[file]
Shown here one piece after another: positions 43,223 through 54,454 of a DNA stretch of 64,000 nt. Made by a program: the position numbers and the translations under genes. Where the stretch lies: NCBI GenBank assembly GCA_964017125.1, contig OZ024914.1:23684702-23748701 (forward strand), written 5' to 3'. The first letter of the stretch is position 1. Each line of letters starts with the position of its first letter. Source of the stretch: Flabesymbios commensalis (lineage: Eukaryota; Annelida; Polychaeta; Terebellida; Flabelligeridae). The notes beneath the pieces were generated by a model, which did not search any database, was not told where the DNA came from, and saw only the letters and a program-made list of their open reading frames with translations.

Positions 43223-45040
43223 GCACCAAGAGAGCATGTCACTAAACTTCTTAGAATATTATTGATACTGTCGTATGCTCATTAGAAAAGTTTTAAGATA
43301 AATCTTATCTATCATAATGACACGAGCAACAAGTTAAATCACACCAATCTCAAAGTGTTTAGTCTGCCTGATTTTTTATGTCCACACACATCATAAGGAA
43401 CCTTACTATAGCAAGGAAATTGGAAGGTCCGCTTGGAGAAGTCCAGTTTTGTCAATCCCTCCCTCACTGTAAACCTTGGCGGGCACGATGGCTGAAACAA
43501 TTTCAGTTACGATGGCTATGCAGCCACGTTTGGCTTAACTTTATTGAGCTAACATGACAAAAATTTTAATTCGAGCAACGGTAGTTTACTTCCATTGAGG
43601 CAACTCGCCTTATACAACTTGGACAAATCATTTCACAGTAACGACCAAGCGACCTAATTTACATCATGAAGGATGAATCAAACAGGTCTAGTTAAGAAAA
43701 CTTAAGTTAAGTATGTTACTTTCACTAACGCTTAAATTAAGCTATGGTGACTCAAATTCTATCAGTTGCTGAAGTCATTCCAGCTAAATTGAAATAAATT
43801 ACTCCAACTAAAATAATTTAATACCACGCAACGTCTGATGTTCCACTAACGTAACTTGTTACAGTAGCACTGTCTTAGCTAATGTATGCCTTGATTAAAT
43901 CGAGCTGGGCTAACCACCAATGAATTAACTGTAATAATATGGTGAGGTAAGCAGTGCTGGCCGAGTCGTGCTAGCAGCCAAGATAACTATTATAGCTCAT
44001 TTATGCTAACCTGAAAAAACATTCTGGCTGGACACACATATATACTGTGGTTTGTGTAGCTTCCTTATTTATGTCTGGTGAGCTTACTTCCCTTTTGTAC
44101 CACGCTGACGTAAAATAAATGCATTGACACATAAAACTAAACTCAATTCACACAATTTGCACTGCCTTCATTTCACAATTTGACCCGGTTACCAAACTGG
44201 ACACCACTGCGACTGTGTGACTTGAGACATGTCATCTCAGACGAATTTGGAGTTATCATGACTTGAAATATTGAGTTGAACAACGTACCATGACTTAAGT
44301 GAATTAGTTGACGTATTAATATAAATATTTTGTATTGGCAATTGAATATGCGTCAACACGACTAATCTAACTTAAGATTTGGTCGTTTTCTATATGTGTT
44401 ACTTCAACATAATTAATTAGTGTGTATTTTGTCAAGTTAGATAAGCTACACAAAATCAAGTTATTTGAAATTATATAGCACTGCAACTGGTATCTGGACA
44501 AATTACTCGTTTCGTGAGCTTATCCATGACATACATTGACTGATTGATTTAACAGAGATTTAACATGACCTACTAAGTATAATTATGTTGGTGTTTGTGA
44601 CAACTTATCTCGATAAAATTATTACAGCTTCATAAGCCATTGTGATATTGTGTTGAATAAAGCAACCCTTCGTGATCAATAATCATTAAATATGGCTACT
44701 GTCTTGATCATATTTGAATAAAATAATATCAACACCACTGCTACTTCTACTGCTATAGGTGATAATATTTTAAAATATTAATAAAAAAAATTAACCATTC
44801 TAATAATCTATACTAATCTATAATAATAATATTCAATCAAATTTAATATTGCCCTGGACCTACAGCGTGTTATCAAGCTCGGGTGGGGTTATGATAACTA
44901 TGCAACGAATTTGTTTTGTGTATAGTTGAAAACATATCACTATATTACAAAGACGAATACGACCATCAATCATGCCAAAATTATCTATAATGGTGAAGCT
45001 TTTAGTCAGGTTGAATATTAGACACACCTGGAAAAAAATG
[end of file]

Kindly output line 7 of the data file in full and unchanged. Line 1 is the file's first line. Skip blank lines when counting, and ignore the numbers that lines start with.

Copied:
43601 CAACTCGCCTTATACAACTTGGACAAATCATTTCACAGTAACGACCAAGCGACCTAATTTACATCATGAAGGATGAATCAAACAGGTCTAGTTAAGAAAA